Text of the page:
A side effect of the craft beer boom in the US has been a significant increase in interest for homebrewing. Although it has been federally legal in the US since 1978, there has been a noticeable uptick in recent years. Homebrew shops are popping up all over the place, (I have two nearby in Brooklyn, NY) and online retailers like Northern Brewer, Midwest Supplies, and MoreBeer make it easier than ever to get started making beer at home. The prospect of brewing and fermenting your own beer might seem somewhat intimidating, but I’m going to show you that with a small investment, and a little bit of education, you could be cracking open bottles of homemade beer in a few weeks’ time!
The beauty of homebrewing is it can be as easy or as complicated as you’re comfortable making it. On one end of the spectrum, there are self-contained kits like Mr. Beer, which make it as simple as mixing pre-hopped malt extract with water, adding dry yeast, and letting it ferment for a few weeks before bottling. It’s an incredibly low-stress way for a new brewer to nail down the basics. On the other end, there are brewers who have high tech all-grain setups, where they pay careful attention to water pH and chemistry, mash and lauter their grain, perform saccharification and protein rests, and ferment their wort using liquid yeast starters or possibly even yeast cultures they harvested and washed themselves from previous batches. If that’s making your head spin a little, fret not; there is a great big world of brewing to explore in between those two extremes!
The very first thing you should do as a new homebrewer is to scope out two books. They are The Complete Joy of Homebrewing by Charlie Papazian, and How to Brew by John Palmer. They are THE quintessential homebrewing guidebooks. Charlie Papazian was the granddaddy of American homebrewing. He founded the American Homebrewers Association in 1978, and wrote the first edition of Complete Joy in 1984. Before Charlie, there wasn’t a lot of educational information about homebrewing available, and his book became the bible for homebrewers. To this day, his zen-like mantra "Relax, don't worry, and have a homebrew!" remains the motto of a generation of homebrewers. John Palmer started writing How to Brew in the mid-90s and released it for free online. It was more current, in-depth, and technical than Papazian's tome, but still explained the process in a way that novices could understand. The first edition of his book is still available online, although there have been updates to the print edition that make it well worth owning. Both books contain valuable information for novice and advanced brewers alike, and should be an integral part of any homebrewer’s library.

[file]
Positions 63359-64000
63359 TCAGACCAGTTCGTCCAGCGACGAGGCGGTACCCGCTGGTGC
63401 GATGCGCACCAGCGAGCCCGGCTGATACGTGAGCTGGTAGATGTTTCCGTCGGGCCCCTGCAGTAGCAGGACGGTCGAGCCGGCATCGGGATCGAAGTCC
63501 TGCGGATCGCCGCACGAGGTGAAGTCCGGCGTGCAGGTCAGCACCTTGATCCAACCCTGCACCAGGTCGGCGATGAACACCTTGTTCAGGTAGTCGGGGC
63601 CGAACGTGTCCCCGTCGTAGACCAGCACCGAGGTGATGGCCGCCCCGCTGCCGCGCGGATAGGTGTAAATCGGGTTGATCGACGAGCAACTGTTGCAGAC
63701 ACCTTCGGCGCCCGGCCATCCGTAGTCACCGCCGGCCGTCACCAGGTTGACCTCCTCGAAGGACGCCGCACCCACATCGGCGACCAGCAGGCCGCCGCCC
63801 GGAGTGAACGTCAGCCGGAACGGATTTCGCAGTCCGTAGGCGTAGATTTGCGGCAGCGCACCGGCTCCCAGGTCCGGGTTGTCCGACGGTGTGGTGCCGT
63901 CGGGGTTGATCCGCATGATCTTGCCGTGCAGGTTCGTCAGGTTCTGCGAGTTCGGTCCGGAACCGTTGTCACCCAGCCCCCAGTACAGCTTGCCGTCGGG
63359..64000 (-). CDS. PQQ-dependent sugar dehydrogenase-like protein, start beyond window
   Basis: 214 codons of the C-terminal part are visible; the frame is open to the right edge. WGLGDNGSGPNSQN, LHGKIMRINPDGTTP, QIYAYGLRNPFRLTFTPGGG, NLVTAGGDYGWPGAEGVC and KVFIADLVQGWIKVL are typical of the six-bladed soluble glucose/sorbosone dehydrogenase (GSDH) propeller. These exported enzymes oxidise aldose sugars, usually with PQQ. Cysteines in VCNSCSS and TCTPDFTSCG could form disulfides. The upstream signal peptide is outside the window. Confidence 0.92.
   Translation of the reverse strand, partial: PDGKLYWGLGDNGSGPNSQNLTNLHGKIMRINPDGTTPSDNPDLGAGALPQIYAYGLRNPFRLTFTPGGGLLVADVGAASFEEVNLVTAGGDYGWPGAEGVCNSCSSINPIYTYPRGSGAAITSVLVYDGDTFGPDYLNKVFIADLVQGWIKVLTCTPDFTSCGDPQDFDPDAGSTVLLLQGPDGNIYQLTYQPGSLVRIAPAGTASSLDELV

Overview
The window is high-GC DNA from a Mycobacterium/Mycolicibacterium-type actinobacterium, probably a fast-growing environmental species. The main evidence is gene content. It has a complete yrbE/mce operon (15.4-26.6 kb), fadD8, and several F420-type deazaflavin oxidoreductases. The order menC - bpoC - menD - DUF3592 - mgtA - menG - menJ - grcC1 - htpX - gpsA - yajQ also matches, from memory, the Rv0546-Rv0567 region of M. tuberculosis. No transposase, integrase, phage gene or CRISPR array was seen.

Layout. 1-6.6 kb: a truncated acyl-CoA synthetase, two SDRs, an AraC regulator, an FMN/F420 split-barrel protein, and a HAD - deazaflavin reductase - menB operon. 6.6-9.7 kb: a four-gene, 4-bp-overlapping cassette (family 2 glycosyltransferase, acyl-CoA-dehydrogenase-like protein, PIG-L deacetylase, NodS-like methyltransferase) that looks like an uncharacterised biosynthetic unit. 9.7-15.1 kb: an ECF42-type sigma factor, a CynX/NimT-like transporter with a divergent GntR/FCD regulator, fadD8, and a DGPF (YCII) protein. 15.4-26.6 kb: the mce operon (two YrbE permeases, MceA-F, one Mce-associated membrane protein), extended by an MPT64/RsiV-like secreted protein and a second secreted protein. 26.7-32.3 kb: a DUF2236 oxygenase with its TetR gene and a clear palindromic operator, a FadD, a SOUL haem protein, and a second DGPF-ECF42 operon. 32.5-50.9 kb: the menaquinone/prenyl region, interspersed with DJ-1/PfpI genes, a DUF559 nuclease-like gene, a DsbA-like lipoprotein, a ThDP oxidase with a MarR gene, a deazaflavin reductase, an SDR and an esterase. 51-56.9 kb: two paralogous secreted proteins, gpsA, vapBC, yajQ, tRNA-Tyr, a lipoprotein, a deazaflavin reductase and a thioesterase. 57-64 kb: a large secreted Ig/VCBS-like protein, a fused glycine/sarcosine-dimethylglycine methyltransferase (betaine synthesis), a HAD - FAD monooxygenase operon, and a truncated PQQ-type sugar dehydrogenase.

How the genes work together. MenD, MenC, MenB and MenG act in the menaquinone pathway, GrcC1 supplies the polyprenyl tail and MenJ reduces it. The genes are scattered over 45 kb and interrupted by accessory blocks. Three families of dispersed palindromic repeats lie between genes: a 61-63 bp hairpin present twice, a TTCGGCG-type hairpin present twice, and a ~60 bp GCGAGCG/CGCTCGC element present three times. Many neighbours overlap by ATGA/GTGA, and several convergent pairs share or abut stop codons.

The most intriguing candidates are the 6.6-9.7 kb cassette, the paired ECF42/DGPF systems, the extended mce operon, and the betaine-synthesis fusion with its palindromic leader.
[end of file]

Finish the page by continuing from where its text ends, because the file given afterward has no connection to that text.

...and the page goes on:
Once you’ve perused those books, (no need to read either cover to cover; treat them as you would a reference book) it’s time to pick up some equipment. Most homebrew supply stores have a basic “starter kit” that includes (almost) everything you’ll need to craft your first 5-gallon batch, and cost around $70-$90. You can find them online as well here, here, here, here, and here. (Or, you know, just google “homebrew starter kit.”) Those kits do not include a brew kettle, however, so if you don’t already have a large enough pot (at least 5 gallons) you’ll need to pick one of those up as well. A basic one can be had for $20-$40. If you’d rather create your own starter kit, these are the essentials I recommend:
- 5-7.5 gallon brewpot
- 6-6.5 gallon carboy or 6.5 gallon bucket w/drilled, grommeted lid
- Drilled rubber stopper that fits 6 gallon carboy (*not needed if you go with the bucket)
- Airlock (I recommend the 3-piece kind)
- 6.5 gallon “bottling bucket” with spigot
- Hydrometer test jar
- Thermometer (floating kind or electronic version with probe)
- Auto siphon
- 3 ft. of plastic tubing (size that fits your auto siphon)
- Wine thief
- Twin lever bottle capper
- Bottling wand
- Bottle caps
- Large funnel
- Large strainer
- Bottle of sanitizing solution (I recommend Five Star brand Star San No-Rinse solution)
If the names of some of the equipment look unfamiliar, don’t worry. Trust that everything on that list is essential, and the function of each item will become clear as we progress. You could also buy bottles, but I find it much more economical to save empties of commercial beer, scrape off the labels, clean, and re-fill them. If you do save bottles, though, make sure they’re the pry-off kind and not screw tops. While it is possible to re-cap a screw top bottle, you get a more reliable seal with a pry-off bottle.
Now that you have your equipment, the next step will be to decide what to brew for your first batch, and purchase your ingredients. We'll discuss why you'll want to start with an all-extract recipe and the particulars of your first brew day in part two of Homebrewing 101! Be sure to post your questions in the comments section, or tweet me at @b_vanderbrook.
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